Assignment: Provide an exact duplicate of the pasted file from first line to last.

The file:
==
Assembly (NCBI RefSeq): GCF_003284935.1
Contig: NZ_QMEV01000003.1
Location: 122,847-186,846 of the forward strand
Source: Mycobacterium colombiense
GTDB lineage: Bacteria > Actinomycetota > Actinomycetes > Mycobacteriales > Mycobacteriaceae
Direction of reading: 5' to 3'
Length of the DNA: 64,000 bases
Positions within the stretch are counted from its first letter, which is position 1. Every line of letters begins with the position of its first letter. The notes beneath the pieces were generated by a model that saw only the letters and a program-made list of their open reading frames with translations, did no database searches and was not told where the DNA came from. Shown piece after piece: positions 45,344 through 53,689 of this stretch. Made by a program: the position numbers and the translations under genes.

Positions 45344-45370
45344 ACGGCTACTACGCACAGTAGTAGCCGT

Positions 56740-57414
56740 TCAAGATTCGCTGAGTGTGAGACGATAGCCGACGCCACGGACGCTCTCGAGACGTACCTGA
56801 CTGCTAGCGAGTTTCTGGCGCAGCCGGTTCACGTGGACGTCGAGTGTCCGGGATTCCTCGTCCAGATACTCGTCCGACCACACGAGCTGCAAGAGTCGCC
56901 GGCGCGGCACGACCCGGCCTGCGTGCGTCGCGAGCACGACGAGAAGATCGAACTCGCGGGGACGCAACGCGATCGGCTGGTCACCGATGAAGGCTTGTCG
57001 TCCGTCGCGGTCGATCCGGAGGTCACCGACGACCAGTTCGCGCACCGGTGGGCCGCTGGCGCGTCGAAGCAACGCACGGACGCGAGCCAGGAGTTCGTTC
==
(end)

Assembly (NCBI RefSeq): GCF_003284935.1
Contig: NZ_QMEV01000003.1
Location: 122,847-186,846 of the forward strand
Source: Mycobacterium colombiense
GTDB lineage: Bacteria > Actinomycetota > Actinomycetes > Mycobacteriales > Mycobacteriaceae
Direction of reading: 5' to 3'
Length of the DNA: 64,000 bases
Positions within the stretch are counted from its first letter, which is position 1. Every line of letters begins with the position of its first letter. The notes beneath the pieces were generated by a model that saw only the letters and a program-made list of their open reading frames with translations, did no database searches and was not told where the DNA came from. Shown piece after piece: positions 45,344 through 53,689 of this stretch. Made by a program: the position numbers and the translations under genes.

Positions 45344-45370
45344 ACGGCTACTACGCACAGTAGTAGCCGT

Positions 56740-57414
56740 TCAAGATTCGCTGAGTGTGAGACGATAGCCGACGCCACGGACGCTCTCGAGACGTACCTGA
56801 CTGCTAGCGAGTTTCTGGCGCAGCCGGTTCACGTGGACGTCGAGTGTCCGGGATTCCTCGTCCAGATACTCGTCCGACCACACGAGCTGCAAGAGTCGCC
56901 GGCGCGGCACGACCCGGCCTGCGTGCGTCGCGAGCACGACGAGAAGATCGAACTCGCGGGGACGCAACGCGATCGGCTGGTCACCGATGAAGGCTTGTCG
57001 TCCGTCGCGGTCGATCCGGAGGTCACCGACGACCAGTTCGCGCACCGGTGGGCCGCTGGCGCGTCGAAGCAACGCACGGACGCGAGCCAGGAGTTCGTTC